Christopher Walken is an alien. This has become common knowledge and part of conventional wisdom. He looks human – sort of. He has human “like” qualities, but it’s undeniable that he is really a creature from another planet who, for so long, has persevered at walking and talking like a homosapien. In recent years, he has become so comfortable pretending to be human, that we’ve forgotten in his formative years, how odd he really was. But like David Bowie’s The Man Who Fell to Earth, he has become corrupted by our earthly human ways, and has embraced our once foreign behavior as his own.
I bring this up not because I’m presenting some original idea, but in looking back at Walken’s early work, it’s quite shocking to see how little he behaved like a human, and what made him such an arresting screen presence. (Check out David Cronenberg’s highly underrated The Dead Zone if you need further proof. One of his most powerful performances, and clearly, one that is not played by a creature who breathes oxygen or has blood running through his veins.)
Walken garnered some attention for smaller roles throughout the early 70s, but it was his breakout role in Michael Cimino’s The Deer Hunter that put him on the map (and gave him an Oscar nod for Best Supporting Actor). His performance really was a “coming out,” as he did his best to present a normal, small town kid who becomes “unbalanced” and psychotic due to his traumatic experiences at the hands of the North Vietnamese. Here, then, was the Walken paradox, able to swing wildly from a normal, albeit “odd” person to a kinetic, idiosyncratic “freak of nature.”
Following The Deer Hunter he was approached by Norman Jewison to star in an adaptation of a successful Frederick Forsyth novel that dealt with a group of American mercenaries who leap from one hot spot to another. Jewison, however, was in such demand he couldn’t fit the film into his schedule, and ended up producing with newbie British director John Irvin (who would go on to successfully helm Raw Deal, Hamburger Hill and City of Industry) stepping in.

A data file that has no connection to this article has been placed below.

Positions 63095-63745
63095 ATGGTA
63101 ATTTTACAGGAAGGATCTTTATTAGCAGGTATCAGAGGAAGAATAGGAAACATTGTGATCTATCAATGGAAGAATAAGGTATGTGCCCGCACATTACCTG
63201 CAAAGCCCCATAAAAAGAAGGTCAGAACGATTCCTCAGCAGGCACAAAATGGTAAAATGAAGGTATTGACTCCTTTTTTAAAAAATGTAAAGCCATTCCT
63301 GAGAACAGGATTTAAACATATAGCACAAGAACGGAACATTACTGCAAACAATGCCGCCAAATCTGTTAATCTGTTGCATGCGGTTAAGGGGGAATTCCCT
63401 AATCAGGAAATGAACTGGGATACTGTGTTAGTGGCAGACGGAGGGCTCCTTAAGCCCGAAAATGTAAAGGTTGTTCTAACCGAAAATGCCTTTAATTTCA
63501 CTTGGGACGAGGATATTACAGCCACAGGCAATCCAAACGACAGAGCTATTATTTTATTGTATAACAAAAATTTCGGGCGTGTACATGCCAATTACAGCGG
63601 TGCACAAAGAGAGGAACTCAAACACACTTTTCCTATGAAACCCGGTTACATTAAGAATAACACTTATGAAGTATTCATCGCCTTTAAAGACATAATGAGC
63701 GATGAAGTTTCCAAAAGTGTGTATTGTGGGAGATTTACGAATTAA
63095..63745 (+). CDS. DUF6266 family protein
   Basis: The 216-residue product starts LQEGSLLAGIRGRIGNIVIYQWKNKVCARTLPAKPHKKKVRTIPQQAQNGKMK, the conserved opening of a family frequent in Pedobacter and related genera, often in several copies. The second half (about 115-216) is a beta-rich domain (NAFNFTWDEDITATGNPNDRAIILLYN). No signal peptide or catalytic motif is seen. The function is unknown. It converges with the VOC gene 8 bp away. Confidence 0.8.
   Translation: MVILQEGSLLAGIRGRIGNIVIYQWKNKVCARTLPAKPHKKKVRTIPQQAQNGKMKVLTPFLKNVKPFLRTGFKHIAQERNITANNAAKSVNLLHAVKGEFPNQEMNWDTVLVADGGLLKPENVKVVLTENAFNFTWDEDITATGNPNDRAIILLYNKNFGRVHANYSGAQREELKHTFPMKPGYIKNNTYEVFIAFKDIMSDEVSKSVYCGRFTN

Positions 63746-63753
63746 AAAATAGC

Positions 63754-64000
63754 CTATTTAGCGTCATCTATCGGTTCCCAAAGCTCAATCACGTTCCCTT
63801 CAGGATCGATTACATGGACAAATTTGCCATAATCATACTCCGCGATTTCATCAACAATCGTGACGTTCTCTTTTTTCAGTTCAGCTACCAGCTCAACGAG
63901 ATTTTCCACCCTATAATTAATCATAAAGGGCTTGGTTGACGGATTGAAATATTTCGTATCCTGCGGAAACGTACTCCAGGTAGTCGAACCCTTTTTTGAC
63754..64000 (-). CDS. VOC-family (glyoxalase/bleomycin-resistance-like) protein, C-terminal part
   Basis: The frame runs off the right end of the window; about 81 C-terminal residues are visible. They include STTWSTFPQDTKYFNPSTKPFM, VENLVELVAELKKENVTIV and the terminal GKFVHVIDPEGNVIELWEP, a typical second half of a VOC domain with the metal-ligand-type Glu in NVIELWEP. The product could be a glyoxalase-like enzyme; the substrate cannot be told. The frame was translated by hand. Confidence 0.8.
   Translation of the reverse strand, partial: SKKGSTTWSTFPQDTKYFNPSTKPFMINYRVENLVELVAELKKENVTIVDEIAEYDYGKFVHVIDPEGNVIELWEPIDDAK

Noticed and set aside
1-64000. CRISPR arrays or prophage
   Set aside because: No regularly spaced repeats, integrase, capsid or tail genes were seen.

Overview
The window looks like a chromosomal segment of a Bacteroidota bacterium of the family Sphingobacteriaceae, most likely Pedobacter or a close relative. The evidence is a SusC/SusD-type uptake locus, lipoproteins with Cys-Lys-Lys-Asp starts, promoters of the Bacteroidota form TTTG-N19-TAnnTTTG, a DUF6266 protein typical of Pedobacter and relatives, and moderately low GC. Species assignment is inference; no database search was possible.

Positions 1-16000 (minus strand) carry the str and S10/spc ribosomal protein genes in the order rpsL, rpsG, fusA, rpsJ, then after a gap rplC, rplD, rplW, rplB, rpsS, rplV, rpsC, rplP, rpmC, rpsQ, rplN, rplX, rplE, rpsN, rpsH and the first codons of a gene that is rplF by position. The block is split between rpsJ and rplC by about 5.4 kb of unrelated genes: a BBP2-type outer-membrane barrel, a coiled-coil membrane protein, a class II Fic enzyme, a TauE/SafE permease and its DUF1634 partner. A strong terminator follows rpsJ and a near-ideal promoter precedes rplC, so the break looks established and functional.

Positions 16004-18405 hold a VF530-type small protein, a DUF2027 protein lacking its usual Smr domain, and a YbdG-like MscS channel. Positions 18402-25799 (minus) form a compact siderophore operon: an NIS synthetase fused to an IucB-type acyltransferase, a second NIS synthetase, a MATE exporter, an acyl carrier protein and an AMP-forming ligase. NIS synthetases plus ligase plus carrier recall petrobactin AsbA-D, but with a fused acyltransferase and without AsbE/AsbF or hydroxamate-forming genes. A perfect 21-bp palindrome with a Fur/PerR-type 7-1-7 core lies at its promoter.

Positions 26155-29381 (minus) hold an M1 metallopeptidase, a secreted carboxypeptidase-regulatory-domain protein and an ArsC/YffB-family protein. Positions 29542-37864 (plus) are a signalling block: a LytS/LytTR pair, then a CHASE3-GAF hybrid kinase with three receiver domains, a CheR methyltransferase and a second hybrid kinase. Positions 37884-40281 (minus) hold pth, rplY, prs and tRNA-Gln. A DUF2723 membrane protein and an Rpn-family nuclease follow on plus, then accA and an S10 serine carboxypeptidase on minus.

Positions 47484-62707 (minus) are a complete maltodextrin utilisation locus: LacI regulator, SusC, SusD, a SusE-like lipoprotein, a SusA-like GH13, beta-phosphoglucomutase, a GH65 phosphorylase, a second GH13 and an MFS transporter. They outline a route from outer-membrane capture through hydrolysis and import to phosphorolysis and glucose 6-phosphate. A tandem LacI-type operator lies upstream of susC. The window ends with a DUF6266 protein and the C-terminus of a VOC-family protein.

Walken’s character, Jamie Shannon, is something of an enigma; a seemingly hollow man whose personal life is almost nonexistent. He was once married (to a pre-Poltergeist JoBeth Williams) but was absent in body and spirit. When he’s approached by a British businessman to do some recon in a small West African Nation named Zangaro, there’s little to hold him stateside. According to the mysterious businessman, Roy Endean, there are Western interests in the poverty stricken nation, and Shannon’s intel can help determine how stable the government is under the fascist dictator, General Kimba.
Posing as an Ornithologist, Shannon gains entry, but his seemingly benign methods of taking pictures at high security areas brings too much attention. He’s arrested, beaten within an inch of his life, and then deported. Back in the states, he tries to make sense of his life and get back together with his ex. But it’s too little too late. He is approached again by Endean, now asking Shannon to bring his task force along, attack the capital, wrest control of the country from Kimba and hold the palace until a hand-picked puppet president, sympathetic to the West, can be placed. Shannon is initially resistant, but with nowhere to really hang his hat, he accepts and starts re-assembling his team.